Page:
Just as the McMaster Museum of Art in Hamilton was wrapping up one Angela Grauerholz exhibition, another opened at the National Gallery in Ottawa. Recently, I spoke with Grauerholz about works old and new. The resulting Q&A is in today's National Post. An excerpt:
Q Your photos range from soft black-and-white landscapes to sharp colour interiors. What binds them all together?
A Probably certain fascinations with spaces. I look for elements that create a tension in the image--historical incongruence or elements that don't fit together.
Q How does that work in, say, your 1989 photo of the Eiffel Tower area in Paris?
A Well, I hesitated on that for a long time; the Eiffel Tower is so iconic, almost too much so. But because the photo is quite large in person--as large as a painting--what you focus on is all the people moving around the park. It almost makes you feel like you're looking at an image from the 1950s. There's that time lag that makes you wonder.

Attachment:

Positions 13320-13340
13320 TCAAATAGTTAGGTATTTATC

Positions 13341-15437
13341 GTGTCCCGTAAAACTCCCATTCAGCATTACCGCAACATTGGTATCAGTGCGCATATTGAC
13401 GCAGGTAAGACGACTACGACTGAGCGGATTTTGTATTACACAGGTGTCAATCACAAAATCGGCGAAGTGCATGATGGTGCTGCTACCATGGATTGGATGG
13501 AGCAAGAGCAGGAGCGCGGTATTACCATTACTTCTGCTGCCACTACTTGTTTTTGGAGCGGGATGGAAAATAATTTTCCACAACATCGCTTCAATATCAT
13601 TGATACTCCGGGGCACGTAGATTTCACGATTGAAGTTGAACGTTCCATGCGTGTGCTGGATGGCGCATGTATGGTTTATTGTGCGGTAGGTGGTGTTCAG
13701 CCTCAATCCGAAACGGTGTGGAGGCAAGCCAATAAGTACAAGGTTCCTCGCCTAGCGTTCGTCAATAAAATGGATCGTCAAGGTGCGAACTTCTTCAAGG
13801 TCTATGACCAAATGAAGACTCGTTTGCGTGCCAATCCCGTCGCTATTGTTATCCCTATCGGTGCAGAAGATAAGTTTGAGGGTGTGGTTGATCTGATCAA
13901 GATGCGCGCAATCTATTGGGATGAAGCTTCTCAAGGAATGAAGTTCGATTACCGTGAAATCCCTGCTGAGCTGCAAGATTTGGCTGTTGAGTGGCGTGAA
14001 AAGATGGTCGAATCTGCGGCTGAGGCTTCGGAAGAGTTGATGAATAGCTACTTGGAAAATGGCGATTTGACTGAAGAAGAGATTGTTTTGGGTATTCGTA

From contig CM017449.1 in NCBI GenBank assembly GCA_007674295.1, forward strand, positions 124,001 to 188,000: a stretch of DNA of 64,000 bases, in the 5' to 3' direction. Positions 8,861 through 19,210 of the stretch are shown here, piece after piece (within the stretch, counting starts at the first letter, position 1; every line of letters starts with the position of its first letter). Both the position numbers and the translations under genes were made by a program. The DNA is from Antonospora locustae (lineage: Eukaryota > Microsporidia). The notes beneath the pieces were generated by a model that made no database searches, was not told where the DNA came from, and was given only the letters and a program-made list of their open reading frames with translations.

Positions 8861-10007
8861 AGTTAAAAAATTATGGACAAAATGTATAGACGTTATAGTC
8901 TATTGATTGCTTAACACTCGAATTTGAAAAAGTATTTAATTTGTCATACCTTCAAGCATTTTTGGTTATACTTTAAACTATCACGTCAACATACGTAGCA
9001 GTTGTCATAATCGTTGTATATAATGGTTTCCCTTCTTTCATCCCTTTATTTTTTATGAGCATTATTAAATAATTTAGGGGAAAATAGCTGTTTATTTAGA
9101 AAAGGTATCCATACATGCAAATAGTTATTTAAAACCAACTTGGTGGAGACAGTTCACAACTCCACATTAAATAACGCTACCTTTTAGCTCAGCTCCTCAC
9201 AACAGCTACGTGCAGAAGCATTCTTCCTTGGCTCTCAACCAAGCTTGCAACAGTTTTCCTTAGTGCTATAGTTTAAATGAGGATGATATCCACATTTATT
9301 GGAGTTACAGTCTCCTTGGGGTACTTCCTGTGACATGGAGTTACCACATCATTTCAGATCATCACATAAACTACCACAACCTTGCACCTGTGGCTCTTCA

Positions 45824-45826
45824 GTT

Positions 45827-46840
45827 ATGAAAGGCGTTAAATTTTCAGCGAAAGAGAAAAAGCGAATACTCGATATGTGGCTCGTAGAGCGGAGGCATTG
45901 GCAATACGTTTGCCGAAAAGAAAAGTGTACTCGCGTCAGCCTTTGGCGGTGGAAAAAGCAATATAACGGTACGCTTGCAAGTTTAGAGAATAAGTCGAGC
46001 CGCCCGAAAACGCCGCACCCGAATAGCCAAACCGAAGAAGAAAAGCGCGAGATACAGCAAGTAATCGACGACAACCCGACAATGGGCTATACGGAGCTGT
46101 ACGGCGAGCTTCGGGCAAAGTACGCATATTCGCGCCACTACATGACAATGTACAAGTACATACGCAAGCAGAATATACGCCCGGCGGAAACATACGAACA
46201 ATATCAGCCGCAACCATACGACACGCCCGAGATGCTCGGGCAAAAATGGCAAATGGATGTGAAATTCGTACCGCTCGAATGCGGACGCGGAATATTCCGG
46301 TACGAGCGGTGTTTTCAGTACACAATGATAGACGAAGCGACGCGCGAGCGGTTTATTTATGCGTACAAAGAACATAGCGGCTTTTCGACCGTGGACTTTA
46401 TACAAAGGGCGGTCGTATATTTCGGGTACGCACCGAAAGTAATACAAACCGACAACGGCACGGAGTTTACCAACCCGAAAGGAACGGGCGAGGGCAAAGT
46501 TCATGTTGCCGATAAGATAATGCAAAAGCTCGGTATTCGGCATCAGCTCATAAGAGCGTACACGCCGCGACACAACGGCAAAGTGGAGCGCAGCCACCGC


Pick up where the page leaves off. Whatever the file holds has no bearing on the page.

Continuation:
Q A lot of your images focus on things like that--things that evoke historical Europe. Why?
A In my work, there's always that allusion to another time period or another place. A lot of it comes from the fact that I immigrated to Canada from Germany when I was very young. That was definitely a driving force earlier in my career--coming to grips with having moved in space, and wanting to create a visceral experience of that. I'm also interested in how you can perceive spaces peripherally, and they stay with you nevertheless. So I don't work with a lot of spaces that are widely considered to be important. But they become important through the image.
Image credit: Angela Grauerholz, Les Invalides, 1989 Courtesy Art Gallery of Ontario © Angela Grauerholz
Tuesday, June 8, 2010
Posted by Leah Sandals at 11:40 AM